Ink-jet printers have low startup costs and easy availability so it’s no wonder why most households use them for everyday printing. Furthermore, they’re suitable for low volume printing which backs up this traditional choice, while laser printers being ideal for high volume printing are mostly utilized in office settings.
But when it comes to your printing, as with everything in life, things are far from black & white. There is a growing number of laser printers (even color models) with sizes and prices more suitable for home use. With home offices becoming the future, your printer choice should mainly depend on your printer usage.
When it comes to money, people only seem to think how much they’ll spend at the moment. Considering the upfront cost, ink-jet printers definitely take the lead, since the cost of the cheapest laser ones is twice the price of the cheapest ink-jet.
But there is also a cartridge cost, which is the main reason why you should beware of cheap ink-jet printers. They use cartridges which can print only a few hundred pages, meaning you’ll have to replace them frequently, leading to a higher cost per page.
You could easily end up spending more on ink cartridges than the printer itself. That’s why Toner Ink experts constantly point out that there is as much variety between cartridges as between printers, and that demands additional attention.
The minimum lifespan of ink-jet printers is 3 years, while laser printers have a lifespan of at least 5, but, of course, that also varies depending on how much you use them.
Everyone will tell you to get an ink-jet printer if you’re in need for some occasional printing at home, but the truth is that ink dries up if not used often. So if your budget is not that restricted you should consider laser printer simply because the toner used by it doesn’t dry up.
But if only the volume of your printing is small, while the usage is regular, ink-jet printers are perfectly capable to get the job done.
The reason why laser printers were originally built for office use lies in their durability, but today the frequent printing of large quantities also happens at home which makes their popularity grow in homes due to economic reasons.
There is a popular opinion that laser printers are better for color printing, but this stands only if it’s about everyday color printing. If you’re aiming at high-resolution professional photos, it would be much smarter to find a good photo inkjet printer.
High-quality ones are specially engineered to create vividly detailed photos thanks to the deeper blacks and tonal variety. Additionally, many of them use a more fade-resistant pigment-based ink which works well with a wide range of paper sizes and art paper types.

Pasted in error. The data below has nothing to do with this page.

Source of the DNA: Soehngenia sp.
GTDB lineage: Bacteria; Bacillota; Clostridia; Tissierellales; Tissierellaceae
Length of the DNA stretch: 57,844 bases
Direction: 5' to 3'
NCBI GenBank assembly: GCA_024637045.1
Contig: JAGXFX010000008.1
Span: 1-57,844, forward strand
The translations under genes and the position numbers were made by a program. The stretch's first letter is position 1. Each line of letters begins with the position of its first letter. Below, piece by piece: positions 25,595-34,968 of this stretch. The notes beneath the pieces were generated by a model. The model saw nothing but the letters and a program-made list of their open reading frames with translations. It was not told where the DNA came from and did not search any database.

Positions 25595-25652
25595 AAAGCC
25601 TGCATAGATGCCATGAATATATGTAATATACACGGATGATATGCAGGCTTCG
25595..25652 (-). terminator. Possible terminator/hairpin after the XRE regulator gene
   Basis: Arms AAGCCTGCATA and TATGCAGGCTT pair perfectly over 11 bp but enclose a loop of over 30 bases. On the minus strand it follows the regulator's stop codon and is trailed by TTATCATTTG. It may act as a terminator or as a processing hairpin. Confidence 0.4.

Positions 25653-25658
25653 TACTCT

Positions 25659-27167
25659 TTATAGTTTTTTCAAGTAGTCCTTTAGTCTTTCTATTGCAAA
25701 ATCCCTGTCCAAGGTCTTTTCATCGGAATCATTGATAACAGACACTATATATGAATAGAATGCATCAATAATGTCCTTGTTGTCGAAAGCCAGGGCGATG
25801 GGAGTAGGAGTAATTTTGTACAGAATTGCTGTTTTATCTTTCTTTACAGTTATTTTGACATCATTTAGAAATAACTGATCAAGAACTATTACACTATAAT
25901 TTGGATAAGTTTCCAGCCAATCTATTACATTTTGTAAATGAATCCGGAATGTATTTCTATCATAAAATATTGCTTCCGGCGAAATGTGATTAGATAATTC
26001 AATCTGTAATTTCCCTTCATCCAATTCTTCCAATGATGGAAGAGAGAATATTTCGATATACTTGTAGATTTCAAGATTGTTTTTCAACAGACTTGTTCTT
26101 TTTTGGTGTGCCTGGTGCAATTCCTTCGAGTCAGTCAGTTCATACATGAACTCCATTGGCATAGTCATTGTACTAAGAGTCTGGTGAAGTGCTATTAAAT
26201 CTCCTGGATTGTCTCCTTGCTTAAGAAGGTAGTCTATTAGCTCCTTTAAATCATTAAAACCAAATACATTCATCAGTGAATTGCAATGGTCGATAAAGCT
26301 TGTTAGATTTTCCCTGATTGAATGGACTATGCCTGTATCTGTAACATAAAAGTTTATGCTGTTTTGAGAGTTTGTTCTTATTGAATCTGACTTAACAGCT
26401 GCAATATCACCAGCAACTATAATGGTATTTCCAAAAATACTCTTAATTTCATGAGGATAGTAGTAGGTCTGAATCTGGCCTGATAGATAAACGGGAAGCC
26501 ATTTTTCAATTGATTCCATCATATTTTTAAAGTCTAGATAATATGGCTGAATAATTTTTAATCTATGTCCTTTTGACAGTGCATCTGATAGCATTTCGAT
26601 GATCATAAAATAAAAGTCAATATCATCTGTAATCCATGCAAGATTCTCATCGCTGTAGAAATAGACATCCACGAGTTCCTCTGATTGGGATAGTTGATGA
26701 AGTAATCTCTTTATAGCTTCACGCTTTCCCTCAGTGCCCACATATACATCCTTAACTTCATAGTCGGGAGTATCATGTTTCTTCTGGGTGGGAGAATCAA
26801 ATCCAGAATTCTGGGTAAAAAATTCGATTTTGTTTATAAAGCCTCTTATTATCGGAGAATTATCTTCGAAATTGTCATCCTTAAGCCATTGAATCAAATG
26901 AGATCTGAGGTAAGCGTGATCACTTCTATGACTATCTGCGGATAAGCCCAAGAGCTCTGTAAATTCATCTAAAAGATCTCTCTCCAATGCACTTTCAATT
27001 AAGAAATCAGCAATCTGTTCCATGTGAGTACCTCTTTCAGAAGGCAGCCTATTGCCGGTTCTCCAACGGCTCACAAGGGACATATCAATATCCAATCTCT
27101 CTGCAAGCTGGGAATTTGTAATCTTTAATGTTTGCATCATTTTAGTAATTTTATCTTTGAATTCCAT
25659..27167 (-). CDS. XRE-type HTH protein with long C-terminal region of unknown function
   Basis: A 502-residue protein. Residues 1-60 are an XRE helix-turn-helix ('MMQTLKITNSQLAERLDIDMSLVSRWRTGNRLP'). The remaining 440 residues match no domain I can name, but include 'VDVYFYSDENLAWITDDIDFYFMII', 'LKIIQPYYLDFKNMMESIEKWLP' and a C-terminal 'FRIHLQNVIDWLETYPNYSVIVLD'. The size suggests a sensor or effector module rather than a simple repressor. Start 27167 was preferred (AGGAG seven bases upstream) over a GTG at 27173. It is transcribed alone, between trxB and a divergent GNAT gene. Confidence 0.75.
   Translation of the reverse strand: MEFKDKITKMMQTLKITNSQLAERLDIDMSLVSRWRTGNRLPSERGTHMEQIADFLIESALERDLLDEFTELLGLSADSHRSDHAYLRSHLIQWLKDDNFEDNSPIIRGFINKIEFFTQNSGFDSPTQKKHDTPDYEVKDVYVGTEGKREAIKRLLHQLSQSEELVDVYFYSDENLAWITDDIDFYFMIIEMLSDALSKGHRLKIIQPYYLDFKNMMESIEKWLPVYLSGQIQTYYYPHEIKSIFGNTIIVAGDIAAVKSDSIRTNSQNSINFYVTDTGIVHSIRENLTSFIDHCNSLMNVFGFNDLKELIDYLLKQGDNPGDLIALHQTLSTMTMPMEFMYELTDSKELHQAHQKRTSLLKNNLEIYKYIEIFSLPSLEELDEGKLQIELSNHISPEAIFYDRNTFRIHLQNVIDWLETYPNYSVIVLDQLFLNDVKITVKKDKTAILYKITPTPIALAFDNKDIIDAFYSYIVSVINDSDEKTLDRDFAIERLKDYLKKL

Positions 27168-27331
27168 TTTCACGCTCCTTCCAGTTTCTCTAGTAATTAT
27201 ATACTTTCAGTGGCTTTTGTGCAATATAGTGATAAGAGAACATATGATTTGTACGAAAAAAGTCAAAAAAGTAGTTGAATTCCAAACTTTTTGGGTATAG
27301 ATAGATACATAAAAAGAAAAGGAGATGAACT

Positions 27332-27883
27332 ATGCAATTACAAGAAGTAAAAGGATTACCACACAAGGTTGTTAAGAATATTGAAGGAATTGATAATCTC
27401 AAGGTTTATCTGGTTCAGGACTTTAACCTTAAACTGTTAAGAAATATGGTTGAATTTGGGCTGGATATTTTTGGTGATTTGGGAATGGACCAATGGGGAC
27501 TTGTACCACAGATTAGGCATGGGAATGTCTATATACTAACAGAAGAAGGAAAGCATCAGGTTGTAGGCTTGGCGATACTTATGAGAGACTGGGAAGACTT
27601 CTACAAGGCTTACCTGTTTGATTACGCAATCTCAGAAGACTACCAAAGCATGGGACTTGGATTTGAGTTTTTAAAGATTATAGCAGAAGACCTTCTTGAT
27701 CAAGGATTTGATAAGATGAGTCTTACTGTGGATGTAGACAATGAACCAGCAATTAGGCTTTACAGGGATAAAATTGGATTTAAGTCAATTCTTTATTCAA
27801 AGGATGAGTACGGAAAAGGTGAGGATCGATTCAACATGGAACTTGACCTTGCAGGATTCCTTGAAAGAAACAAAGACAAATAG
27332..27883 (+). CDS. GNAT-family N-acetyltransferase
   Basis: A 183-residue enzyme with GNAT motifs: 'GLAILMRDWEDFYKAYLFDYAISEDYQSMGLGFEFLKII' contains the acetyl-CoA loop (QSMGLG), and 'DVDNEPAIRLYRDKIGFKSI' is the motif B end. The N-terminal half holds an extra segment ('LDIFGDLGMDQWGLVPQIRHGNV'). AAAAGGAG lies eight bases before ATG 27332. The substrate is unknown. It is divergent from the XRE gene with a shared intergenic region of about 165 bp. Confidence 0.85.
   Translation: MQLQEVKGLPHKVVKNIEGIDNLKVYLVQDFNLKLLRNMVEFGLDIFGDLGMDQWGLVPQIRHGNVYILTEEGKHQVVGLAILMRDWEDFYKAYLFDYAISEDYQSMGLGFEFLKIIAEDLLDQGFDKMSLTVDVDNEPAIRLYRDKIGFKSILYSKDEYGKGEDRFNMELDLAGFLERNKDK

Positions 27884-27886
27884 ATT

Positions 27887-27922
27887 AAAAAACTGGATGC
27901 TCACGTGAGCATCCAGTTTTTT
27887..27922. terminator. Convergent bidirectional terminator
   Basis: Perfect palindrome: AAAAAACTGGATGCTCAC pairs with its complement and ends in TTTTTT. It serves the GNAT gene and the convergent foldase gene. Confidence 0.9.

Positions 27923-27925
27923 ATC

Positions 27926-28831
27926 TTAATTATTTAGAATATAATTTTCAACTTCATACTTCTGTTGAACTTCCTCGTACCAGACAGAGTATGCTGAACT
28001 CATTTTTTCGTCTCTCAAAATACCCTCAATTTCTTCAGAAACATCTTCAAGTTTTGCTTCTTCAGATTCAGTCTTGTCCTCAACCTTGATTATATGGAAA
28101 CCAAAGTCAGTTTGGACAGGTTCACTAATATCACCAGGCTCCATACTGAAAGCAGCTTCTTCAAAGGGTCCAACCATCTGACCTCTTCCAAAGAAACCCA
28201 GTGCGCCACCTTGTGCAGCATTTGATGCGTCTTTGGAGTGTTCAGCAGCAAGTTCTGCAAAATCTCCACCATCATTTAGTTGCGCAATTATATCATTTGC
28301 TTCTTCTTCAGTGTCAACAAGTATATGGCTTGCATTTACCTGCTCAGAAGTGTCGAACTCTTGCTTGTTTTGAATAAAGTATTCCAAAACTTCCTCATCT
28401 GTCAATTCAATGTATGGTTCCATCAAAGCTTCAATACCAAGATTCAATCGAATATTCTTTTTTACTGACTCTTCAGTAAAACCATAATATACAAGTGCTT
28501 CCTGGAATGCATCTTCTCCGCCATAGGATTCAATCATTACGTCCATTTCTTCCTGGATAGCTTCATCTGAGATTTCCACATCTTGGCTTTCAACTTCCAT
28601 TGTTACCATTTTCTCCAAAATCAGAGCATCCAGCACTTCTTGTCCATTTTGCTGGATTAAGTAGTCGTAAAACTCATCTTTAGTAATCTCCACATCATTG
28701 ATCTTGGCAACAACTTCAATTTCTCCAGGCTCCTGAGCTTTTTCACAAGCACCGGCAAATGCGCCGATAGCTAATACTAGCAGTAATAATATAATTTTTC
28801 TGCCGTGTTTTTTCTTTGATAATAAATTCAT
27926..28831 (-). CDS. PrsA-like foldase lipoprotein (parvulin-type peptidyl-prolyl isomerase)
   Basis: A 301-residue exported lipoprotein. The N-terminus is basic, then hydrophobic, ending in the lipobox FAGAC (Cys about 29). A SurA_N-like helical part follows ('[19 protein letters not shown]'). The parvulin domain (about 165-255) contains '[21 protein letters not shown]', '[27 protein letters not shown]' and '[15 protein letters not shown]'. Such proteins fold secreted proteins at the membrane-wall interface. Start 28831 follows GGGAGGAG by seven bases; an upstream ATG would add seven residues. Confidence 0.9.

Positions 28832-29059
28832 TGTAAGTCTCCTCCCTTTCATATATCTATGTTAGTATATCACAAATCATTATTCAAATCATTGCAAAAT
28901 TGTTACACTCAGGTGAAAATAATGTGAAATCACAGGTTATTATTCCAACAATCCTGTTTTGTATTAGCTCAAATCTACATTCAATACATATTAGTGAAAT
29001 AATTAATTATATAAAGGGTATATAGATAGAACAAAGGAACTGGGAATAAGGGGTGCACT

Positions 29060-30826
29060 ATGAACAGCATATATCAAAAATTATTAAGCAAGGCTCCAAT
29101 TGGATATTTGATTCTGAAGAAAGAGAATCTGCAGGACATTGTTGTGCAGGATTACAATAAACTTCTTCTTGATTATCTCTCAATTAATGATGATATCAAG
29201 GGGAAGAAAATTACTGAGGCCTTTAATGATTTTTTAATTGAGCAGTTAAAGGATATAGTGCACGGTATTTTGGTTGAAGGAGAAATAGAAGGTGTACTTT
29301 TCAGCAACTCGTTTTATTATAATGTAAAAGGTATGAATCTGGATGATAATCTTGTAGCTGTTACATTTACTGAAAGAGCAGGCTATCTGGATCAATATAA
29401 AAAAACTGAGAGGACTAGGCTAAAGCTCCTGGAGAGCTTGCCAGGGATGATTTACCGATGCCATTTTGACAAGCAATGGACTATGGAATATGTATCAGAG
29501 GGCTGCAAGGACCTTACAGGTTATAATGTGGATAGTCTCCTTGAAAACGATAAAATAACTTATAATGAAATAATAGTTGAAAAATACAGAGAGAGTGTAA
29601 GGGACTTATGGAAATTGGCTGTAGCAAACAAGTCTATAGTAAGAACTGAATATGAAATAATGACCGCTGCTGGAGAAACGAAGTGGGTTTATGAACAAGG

So if you’re looking for gallery-quality photos you should go with a photo ink-jet printer, but if you’re satisfied with medium quality images that don’t require tonal range and color depth you should stick to color laser printers for the reasons we’ve already mentioned above – you’ll be able to print more pages and your unused ink won’t dry up.
The common perception that laser printers are best for black and white and that ink-jet printers are better with colored images is shaken by the advancement in printer technology that has made photos of some laser printers almost indistinguishable from ink-jet. Laser printers offer more endurance and reliability and, when it comes to text and documents, the monochrome ones are still in the lead.
Since laser printers are built to accommodate the demands of a workplace it’s obvious that they’re engineered to print faster and therefore produce more documents than ink-jet ones, leading to a higher print volume.
They can print from 15 to 100 pages per minute while ink-jet printers can print only 16, but this is an advantage only if you’re looking for this kind of speed.
Regarding the fact that ink-jet printers use ink while laser printers use powder there is a popular belief that smudging is more common with ink-jet ones. Of course, that is a myth because many ink-jet printers now use pigment-based ink that isn’t likely to smudge and the very smudging also depends on the paper you’re printing on.
There are many similar myths that were created in the early days of printing, but the evolution of technology has proven them false. This means there is no right or wrong – there is just a question of what you’re planning to use your printer for.
- Planning on moving? Here’s Who You Need To Notify
- The Best Tools For a Front-End Developer